Sumptuary Laws in the Renaissance

Sumptuary Laws in the Renaissance
The Reasoning Behind Sumptuary Clothing Laws of the Renaissance

Sumptuary clothing laws were laws that restricted what someone could wear. It was mainly aimed at keeping the different classes of the populace in their place. A sumptuary law is defined by Black’s Law Dictionary as "Laws made for the purpose of restraining luxury or extravagance, particularly against inordinate expenditures in the matter of apparel, food, furniture, etc."

Most of these laws were made to distinguish the social classes. They claimed they wanted to prevent people from bankrupting themselves to display their wealth for others to see. With the increased trade in the Renaissance, they also wanted to distinguish between the titled rich from the newly rich merchants. These newly rich merchants were the beginning of the middle class. Before this, you only had the clergy, nobility, and peasants. Those were all easy to separate, as the peasants could not afford to dress like the nobility. There did not appear to be any sumptuary laws concerning prostitutes or courtesans in Paris, Florence or Venice, where they thrived. I believe this was because there was not much chance of mistaking a courtesan for a noblewoman.

During the Renaissance, especially in Italy, where the textile industry was flourishing, people chose to flaunt their wealth in their clothing. The more elaborate the clothes, the wealthier you were. The types of fabrics one wore were an indication of wealth, with silk and velvet being at the top end of the scale and linen and wool lower down. Then there was the number of different fabrics worn at once.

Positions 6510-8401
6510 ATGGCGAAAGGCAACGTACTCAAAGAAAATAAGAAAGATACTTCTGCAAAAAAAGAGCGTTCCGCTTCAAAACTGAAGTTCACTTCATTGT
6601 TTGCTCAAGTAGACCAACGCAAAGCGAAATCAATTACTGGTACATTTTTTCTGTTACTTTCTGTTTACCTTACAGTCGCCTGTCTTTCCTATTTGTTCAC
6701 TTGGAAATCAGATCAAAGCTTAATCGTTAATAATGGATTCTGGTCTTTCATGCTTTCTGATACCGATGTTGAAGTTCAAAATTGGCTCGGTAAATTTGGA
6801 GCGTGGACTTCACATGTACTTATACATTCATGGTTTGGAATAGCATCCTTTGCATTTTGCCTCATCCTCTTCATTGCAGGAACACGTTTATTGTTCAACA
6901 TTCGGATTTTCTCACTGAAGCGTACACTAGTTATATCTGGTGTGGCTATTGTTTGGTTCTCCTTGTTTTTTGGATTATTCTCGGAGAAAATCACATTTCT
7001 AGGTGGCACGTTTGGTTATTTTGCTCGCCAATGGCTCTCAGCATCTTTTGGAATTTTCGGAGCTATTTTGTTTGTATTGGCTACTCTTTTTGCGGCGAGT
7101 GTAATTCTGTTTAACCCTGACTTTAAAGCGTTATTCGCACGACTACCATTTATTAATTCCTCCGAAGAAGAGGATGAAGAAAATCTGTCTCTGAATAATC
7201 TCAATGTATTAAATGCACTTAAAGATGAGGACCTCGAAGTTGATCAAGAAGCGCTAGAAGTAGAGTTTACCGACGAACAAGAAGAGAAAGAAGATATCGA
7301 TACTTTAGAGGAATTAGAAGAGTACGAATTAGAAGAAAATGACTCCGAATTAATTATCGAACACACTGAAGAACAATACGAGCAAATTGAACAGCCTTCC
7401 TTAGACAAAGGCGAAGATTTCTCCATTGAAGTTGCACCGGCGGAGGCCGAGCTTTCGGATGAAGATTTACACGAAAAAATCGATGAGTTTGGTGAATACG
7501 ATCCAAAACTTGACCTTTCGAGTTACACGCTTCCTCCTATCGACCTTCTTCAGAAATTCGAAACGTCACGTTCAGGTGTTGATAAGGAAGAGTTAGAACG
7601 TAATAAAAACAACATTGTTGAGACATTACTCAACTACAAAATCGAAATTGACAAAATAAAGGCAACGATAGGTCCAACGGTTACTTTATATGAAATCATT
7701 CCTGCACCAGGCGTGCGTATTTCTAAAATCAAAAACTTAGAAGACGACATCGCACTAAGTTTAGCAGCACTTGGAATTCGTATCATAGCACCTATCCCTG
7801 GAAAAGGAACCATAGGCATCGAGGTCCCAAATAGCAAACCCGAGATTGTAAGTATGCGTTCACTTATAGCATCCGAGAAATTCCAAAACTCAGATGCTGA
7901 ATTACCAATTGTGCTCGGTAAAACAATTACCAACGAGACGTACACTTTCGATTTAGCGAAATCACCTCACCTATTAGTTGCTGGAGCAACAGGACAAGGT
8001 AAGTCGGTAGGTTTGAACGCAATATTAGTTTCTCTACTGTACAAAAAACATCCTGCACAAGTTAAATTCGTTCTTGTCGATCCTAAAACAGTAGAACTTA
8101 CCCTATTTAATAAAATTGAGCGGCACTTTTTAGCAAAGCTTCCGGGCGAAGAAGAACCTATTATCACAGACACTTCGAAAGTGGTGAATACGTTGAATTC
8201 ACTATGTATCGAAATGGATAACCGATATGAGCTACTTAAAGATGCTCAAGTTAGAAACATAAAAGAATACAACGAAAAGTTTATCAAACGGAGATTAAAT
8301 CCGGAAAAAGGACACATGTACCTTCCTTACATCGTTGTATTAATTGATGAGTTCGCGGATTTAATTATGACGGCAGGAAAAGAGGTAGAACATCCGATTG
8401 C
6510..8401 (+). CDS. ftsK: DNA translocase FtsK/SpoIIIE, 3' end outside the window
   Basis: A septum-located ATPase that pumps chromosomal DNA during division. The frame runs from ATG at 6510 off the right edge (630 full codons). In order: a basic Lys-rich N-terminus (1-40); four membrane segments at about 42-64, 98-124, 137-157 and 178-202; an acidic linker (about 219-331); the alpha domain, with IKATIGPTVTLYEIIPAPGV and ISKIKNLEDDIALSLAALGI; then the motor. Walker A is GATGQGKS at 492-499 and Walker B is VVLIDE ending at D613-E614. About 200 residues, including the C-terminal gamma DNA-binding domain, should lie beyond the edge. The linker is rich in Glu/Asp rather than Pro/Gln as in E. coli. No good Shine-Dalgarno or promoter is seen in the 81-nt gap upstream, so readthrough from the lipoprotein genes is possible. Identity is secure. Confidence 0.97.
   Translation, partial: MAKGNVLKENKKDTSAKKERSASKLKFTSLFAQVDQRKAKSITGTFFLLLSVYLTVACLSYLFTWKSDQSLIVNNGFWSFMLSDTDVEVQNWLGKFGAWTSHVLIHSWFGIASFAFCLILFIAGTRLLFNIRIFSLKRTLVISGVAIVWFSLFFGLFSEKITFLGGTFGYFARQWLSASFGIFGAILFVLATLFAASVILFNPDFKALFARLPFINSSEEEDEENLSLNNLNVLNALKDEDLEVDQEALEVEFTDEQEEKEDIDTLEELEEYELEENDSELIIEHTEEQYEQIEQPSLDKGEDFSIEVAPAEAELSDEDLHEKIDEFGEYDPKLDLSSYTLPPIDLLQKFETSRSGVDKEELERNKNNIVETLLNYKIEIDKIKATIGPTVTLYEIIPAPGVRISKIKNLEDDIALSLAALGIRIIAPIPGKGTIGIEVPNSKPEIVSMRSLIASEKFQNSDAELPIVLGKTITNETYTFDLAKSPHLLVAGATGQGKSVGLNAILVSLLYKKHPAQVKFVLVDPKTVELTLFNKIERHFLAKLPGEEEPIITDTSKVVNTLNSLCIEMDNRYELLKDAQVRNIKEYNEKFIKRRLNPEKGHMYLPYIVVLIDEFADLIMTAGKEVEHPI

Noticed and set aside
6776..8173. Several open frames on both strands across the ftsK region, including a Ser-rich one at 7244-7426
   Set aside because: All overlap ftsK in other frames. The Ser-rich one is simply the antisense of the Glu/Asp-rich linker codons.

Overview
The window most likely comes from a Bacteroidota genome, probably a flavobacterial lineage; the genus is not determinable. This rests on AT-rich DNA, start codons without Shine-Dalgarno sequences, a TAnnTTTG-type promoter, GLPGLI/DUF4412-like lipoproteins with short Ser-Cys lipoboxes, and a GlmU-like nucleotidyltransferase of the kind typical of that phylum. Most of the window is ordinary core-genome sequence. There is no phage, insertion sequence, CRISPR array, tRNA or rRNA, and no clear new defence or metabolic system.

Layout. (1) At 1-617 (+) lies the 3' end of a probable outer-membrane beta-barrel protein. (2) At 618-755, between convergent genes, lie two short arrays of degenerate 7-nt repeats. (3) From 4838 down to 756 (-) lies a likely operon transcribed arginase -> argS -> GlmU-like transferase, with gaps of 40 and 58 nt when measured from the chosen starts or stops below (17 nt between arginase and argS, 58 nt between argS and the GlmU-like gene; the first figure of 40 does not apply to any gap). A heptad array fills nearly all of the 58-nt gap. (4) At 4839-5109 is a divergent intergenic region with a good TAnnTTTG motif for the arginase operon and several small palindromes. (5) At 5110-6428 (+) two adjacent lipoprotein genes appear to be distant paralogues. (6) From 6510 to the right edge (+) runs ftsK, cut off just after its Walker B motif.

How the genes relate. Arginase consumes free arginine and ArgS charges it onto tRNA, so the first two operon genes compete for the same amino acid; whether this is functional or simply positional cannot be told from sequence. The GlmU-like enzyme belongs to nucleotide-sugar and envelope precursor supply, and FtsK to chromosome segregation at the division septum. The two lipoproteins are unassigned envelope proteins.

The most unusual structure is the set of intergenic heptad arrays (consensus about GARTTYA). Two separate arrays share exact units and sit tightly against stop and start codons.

In Florence in 1439, a sumptuary law was passed limiting embroidery and trim to only be on the sleeves of an outfit. Most women wore a camicia, or chemise, made of simple linen, then a gamurra, or dress, over that. The gamurra sometimes had sleeves and sometimes it did not. Sometimes it had detachable sleeves so a woman could change the whole outfit’s look with just changing the sleeves. Over the gamurra, she would then wear one of a number of outer garments. All of these outer garments allowed the sleeves of the gamurra to be seen. She could choose a mantle, which was just a length of fabric wrapped around her like a cloak, as seen on many religious figures in art; she could choose a chiopa, or an overdress, that usually had long, slashed, non-functional sleeves that her arms hung through displaying the sleeves on her underdress; or she could choose a giornia, or sleeveless cape-like garment.

If fined, the fine was paid for by the male responsible for the woman being fined. The woman was ultimately responsible, as the money could be deducted from her dowry, or if already married, out of the money received back when her husband died. At one point, not only was the person wearing the offending garment fined, but the tailor that created the garment was fined by an amount double that. This was to discourage people completely ignoring the law. If a tailor took on a commission that he knew was a violation, then he risked being fined a hefty amount.

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